“We have all become familiar with new ways of working and different forms of collaboration over the past few months. I look forward to exploring these further with the people at ETH and implementing them in our daily work.”4
In the medium term, ETH plans to integrate ROOMZ technology into these new collaborative spaces by digitizing plans of the building on its intranet in order to display the occupancy status of huddle spaces and offices on digital screens, smoothing the coming and going of users.
We invite you to read the complete ETH Zurich success story here.
Often located in older buildings, sometimes even classified as historic, some schools and universities are taking advantage of renovation projects to digitalise their spaces. During a recent renovation, this was notably the case for the Kantonsschule Olten, which decided to replace its old paper scheduling system, located at the entrance to each classroom, with ROOMZ Displays. This modernisation has greatly assisted the daily lives of staff and students, as Isabelle Berger, head of IT services at the school, points out: ” Our system was really out of date and quite inflexible. Each semester, someone had to take down the old schedules from all 100 classrooms and replace them with the new ones. As soon as a change occurred, the schedules were no longer up to date.”
This was also the case at the University of Basel, Switzerland’s oldest university, which was founded in 1460. Currently in the midst of renovating its audio and video infrastructure, the institution wanted to provide its users with modern digital signage that was updated in real time. The project managers turned to the ROOMZ solution after discovering it while visiting the ETH Zurich University. Since its introduction, the solution has been convincing and is now helping to facilitate the flow of people to and from the campus:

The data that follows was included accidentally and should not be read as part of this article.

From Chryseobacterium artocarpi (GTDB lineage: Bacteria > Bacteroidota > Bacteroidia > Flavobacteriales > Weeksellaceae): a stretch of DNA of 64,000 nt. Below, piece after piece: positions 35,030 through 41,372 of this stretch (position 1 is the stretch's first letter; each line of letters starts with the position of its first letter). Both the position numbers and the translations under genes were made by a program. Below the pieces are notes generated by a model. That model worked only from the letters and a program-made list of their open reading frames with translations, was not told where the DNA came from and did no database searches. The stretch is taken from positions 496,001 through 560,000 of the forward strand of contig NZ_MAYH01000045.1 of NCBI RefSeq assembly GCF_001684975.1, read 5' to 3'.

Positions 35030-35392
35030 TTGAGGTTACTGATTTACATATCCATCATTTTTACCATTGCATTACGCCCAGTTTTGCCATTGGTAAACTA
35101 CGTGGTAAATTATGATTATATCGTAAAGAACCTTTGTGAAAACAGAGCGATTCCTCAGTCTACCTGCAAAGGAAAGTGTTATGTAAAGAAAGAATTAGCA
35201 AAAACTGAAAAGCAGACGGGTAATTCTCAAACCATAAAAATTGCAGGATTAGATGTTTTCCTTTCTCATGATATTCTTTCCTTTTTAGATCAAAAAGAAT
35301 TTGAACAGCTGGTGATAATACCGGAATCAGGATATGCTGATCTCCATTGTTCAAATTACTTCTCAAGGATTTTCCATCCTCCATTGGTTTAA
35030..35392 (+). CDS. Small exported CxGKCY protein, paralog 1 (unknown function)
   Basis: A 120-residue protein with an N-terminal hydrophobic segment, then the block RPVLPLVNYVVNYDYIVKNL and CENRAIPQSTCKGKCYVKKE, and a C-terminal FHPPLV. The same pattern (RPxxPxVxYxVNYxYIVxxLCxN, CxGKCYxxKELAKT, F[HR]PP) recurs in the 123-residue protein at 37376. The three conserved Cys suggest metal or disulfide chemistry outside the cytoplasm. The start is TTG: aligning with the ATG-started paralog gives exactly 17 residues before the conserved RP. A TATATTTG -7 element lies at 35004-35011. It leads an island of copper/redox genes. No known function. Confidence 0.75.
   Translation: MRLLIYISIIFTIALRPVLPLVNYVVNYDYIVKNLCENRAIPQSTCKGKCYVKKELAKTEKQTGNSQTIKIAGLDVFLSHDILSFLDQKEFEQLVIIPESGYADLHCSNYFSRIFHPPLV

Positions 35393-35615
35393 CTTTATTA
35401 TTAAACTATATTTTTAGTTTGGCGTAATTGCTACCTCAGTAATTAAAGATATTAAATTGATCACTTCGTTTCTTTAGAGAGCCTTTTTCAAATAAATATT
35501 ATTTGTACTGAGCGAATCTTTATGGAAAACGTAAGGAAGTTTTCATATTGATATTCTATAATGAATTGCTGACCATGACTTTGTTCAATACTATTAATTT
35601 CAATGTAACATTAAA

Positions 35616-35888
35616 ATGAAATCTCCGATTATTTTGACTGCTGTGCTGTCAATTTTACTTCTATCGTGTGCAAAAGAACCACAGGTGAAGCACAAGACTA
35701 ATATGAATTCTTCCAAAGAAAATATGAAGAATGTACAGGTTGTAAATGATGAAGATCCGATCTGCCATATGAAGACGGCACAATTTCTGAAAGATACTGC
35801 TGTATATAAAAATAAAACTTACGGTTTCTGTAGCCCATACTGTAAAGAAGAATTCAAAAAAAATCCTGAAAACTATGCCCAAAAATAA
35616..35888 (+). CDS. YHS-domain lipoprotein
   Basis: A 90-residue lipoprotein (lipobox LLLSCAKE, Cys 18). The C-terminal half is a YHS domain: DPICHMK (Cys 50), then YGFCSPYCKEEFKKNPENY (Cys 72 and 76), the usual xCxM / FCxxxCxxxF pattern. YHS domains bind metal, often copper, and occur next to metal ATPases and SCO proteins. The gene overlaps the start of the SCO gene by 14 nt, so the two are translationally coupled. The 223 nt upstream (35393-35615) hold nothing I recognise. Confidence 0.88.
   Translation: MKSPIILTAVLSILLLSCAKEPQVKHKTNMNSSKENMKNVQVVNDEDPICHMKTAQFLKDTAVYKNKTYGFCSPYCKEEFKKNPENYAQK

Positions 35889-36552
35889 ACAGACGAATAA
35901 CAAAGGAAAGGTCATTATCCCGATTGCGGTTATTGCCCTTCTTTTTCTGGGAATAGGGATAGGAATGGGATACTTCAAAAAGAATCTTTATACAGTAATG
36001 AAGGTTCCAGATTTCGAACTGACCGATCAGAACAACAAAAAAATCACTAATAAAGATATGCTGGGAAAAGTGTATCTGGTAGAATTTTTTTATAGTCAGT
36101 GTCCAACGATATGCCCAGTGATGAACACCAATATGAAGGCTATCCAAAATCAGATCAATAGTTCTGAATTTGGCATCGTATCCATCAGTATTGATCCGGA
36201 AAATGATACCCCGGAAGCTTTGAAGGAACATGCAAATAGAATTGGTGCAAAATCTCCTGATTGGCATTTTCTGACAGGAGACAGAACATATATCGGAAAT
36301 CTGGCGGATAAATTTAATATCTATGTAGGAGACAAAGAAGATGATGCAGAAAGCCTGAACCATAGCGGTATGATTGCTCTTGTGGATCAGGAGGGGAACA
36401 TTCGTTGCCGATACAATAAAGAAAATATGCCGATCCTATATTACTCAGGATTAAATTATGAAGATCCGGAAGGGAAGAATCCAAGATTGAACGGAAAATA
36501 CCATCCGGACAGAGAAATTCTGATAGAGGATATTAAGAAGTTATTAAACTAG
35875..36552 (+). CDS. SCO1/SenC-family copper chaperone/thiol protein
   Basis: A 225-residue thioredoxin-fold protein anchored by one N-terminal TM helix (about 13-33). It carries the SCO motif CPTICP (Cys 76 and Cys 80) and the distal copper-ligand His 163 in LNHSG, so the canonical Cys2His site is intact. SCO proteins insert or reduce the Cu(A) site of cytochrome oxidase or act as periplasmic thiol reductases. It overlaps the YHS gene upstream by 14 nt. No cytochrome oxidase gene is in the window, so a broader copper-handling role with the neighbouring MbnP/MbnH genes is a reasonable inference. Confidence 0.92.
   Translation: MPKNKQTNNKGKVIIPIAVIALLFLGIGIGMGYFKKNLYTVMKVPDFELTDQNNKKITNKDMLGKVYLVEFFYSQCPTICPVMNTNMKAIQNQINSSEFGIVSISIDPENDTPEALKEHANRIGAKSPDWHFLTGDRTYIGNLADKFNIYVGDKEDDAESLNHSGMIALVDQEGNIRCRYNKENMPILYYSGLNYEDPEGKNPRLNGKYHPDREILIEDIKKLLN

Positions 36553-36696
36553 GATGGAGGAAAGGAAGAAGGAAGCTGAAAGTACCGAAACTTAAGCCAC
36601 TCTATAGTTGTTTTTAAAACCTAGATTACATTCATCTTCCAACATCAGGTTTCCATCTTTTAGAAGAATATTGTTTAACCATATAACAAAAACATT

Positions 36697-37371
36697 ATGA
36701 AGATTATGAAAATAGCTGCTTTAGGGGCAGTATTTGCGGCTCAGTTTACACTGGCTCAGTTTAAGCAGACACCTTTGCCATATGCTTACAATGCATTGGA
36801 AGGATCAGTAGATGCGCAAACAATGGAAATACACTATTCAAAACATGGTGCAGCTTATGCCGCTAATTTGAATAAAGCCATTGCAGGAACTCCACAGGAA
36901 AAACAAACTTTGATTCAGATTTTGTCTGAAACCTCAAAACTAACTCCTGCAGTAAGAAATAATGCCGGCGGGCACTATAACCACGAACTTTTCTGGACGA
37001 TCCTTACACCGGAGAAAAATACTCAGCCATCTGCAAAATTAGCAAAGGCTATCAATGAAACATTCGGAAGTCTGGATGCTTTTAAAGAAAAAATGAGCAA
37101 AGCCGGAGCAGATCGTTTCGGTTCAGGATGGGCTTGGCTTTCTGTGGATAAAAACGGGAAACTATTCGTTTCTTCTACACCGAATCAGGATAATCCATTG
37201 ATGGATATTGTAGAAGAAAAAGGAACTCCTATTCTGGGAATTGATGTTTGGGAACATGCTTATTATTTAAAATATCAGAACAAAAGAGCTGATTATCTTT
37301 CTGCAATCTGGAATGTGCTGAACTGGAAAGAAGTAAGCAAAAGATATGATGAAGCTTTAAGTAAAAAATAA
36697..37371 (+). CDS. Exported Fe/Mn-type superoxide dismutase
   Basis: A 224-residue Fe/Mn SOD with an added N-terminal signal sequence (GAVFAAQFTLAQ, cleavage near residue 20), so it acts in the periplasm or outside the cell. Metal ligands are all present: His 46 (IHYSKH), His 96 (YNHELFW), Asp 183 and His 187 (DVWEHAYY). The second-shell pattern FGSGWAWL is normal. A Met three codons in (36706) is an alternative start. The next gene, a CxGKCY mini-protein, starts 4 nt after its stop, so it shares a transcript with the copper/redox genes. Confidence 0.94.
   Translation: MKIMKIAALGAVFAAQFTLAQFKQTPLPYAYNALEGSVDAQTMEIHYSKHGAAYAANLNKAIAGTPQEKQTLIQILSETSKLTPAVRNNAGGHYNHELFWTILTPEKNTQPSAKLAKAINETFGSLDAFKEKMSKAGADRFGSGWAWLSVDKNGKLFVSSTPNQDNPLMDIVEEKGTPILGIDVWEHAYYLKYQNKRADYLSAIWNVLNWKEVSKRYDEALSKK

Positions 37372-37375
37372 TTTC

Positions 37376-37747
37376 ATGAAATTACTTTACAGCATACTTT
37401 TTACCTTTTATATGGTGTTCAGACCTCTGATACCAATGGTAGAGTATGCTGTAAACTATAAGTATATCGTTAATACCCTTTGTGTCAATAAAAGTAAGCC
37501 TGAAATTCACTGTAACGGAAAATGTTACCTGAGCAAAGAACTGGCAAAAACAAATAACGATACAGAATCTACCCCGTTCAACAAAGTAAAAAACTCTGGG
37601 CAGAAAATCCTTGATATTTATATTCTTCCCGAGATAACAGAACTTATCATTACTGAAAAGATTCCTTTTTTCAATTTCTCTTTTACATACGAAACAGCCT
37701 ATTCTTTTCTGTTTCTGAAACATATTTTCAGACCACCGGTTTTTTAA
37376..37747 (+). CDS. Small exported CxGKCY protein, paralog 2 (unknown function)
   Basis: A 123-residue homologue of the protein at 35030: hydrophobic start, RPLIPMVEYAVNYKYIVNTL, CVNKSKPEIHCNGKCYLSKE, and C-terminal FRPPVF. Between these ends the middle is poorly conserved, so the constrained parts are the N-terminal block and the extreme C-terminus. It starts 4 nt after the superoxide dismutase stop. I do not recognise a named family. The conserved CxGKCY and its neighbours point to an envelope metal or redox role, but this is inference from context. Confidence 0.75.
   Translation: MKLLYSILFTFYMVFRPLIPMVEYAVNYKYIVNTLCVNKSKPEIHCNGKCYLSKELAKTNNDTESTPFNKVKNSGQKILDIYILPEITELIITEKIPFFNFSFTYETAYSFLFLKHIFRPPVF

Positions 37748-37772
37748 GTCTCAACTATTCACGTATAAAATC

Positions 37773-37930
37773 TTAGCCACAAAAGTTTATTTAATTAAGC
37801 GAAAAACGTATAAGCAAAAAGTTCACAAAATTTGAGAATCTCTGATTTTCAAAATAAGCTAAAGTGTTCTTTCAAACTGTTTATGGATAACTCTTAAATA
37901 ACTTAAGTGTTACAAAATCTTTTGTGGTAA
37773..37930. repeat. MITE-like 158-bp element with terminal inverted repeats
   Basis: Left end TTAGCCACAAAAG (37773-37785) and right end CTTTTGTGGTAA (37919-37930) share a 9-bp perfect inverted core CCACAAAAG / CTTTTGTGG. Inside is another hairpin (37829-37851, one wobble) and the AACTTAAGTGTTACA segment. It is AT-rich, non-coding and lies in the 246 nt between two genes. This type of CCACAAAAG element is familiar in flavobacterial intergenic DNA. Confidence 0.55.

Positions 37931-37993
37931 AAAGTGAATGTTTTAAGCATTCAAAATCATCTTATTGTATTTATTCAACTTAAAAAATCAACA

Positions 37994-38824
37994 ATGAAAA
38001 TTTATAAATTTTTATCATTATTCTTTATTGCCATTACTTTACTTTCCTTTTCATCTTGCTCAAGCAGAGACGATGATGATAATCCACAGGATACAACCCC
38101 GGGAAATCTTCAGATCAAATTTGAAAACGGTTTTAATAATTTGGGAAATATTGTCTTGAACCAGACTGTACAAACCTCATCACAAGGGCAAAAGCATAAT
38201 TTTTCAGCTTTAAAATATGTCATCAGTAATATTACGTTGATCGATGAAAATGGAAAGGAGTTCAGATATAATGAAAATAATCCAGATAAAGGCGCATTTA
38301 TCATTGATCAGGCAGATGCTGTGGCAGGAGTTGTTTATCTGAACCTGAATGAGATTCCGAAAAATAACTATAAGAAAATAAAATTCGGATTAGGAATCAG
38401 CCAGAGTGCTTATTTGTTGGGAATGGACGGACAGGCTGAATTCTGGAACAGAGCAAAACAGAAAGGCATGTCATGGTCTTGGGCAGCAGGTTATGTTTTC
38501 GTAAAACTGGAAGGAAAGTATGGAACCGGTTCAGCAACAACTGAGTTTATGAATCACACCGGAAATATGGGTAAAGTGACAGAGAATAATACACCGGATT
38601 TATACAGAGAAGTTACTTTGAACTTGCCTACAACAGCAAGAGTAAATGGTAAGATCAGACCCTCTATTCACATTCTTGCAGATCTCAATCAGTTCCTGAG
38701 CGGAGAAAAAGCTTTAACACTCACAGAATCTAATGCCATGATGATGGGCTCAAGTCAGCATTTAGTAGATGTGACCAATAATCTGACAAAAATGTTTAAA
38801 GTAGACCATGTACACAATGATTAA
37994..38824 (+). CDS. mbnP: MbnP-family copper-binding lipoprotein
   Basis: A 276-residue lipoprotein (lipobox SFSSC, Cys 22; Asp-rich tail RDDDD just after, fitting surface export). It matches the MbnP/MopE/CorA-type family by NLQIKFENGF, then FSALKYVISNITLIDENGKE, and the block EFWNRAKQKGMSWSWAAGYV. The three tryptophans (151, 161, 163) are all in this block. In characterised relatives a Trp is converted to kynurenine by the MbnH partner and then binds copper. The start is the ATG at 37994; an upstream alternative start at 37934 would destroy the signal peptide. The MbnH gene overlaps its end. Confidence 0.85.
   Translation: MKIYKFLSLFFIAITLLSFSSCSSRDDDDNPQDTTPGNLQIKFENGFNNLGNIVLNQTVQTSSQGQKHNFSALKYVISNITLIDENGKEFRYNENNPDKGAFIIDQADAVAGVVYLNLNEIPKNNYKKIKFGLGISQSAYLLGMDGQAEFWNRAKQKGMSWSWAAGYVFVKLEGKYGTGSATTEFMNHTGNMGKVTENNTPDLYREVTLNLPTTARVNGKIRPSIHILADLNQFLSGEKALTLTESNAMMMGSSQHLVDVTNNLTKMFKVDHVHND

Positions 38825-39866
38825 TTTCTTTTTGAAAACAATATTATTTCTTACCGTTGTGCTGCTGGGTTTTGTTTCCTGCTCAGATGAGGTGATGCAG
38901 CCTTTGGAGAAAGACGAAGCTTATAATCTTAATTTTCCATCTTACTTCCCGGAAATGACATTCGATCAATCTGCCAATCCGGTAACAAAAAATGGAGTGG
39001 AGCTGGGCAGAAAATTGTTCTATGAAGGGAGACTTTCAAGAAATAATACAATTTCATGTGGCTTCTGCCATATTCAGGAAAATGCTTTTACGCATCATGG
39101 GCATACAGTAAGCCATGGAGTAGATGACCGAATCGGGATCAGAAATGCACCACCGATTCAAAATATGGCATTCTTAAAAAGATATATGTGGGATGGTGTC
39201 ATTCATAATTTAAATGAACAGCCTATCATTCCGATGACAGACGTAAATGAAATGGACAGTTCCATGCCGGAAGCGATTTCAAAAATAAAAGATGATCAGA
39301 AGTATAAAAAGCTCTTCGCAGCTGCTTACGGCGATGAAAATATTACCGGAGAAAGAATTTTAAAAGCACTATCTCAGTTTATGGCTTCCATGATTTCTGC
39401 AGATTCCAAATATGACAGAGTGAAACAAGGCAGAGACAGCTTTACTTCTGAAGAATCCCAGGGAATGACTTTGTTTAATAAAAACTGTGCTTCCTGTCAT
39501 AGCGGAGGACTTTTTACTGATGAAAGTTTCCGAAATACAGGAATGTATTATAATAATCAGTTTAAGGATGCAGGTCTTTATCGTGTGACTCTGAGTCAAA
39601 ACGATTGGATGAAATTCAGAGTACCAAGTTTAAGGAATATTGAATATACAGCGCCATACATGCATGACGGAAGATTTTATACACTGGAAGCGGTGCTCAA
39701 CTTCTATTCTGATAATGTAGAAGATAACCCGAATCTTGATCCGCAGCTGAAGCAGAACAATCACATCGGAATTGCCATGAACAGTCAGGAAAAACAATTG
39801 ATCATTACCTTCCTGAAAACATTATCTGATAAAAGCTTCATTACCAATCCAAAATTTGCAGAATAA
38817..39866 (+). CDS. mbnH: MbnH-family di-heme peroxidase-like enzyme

“Auditorium support circulates around the building during the day, using the door signs as orientation. This up-to-dateness of the information is a huge added value compared to the paper timetables.”
– Michèle Martin, in charge of the teaching rooms in the Kollegienhaus.
The digitisation of educational institutions presents a double challenge: On the one hand, it is a question of offering students and teaching staff the best possible educational path by integrating different forms of learning through innovative platforms, while on the other hand, it is about improving the user experience by acting within the infrastructure itself to offer a more hybrid use of spaces and thus optimize their occupancy.